Defra's chief scientist Sir Bob Watson has warned there is 'almost no chance' that global temperature rises can be restricted to 2°C and that a 5°C rise is possible
In an interview with Channel 4, Watson argued that there was now only a 50/50 chance that global warming could be stopped at 3°C and that coordinated international action is crucial if the impacts of climate change are to be limited in future.
“There’s no question that the movement under the climate convention is unbelievably slow, with some countries blocking any progress,” he said. “However, we need emissions in literally all countries to be reduced... international action is absolutely critical.”
The outgoing science chief argued in favour of bilateral negotiations between administrations such as the EU and China, and multilateral movement through groups like the G20, to complement ongoing UN negotiations.
“It’s not just about the big economies like the EU, the US and Japan, it needs to include India, China, Brazil and Mexico as well as emerging economies like Indonesia and Kurdistan,” he said
Watson also called on governments to work with businesses to develop the new technologies necessary to cut greenhouse-gas emissions, such as carbon capture and storage which he lamented had seen “a lot of rhetoric” from politicians, but “not much action”.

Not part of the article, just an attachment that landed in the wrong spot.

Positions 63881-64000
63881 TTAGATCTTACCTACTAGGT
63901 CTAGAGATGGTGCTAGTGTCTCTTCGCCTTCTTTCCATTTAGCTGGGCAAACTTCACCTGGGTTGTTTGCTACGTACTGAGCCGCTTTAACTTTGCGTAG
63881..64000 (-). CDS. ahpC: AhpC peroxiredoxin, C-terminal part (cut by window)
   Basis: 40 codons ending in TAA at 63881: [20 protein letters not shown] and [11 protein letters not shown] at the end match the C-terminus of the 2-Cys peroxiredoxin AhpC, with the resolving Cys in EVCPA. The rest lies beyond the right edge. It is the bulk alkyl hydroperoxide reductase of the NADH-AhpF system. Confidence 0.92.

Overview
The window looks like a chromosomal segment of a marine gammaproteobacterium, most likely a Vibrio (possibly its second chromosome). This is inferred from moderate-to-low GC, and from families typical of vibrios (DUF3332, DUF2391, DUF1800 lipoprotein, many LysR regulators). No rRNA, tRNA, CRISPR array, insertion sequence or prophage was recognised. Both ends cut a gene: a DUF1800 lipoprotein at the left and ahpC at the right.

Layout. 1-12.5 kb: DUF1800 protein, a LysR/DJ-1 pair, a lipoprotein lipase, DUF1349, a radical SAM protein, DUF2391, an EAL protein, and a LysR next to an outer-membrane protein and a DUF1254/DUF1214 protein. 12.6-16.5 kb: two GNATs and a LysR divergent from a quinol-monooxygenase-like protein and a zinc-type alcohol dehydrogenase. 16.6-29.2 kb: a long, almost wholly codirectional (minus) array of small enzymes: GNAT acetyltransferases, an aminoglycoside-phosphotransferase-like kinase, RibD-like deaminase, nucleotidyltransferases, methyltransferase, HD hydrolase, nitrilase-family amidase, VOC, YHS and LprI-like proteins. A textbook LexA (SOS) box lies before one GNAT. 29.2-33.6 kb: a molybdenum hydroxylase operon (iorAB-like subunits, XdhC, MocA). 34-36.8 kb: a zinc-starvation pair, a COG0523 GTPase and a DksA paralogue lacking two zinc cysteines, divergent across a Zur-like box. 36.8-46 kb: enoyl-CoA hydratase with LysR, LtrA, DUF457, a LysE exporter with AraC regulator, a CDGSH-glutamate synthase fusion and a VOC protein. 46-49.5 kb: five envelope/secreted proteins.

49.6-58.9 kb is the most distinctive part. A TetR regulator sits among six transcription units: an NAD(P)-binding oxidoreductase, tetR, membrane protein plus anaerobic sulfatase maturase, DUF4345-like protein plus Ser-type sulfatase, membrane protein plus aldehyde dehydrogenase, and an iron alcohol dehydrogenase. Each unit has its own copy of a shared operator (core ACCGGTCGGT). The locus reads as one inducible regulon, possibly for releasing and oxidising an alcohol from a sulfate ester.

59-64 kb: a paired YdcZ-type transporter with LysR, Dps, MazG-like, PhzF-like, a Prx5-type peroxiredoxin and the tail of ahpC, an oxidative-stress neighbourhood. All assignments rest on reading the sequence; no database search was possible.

“We need consortia of countries and the private sector working on these new technologies,” he said. “We need political action, with governments working with the private sector and supported by the public. The challenge is how to bring these things together.”
Watson acknowledged that some of the momentum towards tackling climate change had been lost in recent years as governments have focused on improving their economic situations, but he warned that action could no longer wait.
“If we do, we will not only see a 2°C temperature rise, or a 3°C or 4°C rise,” he said. “The challenge is how do we stimulate the economy, create jobs and address climate change.”
Watson argued that energy efficiency will play a crucial role.
“Whether it is in transportation, buildings or everyday home life, [energy efficiency] is absolutely essential,” he said.
“If we continue as we are I wouldn’t rule out a 5°C world... and that type of world would have very adverse effects on society, especially on the poor people in developing countries that today don’t have adequate food and water.
“This is a serious issue that we need to deal with and there are solutions that are cost effective.”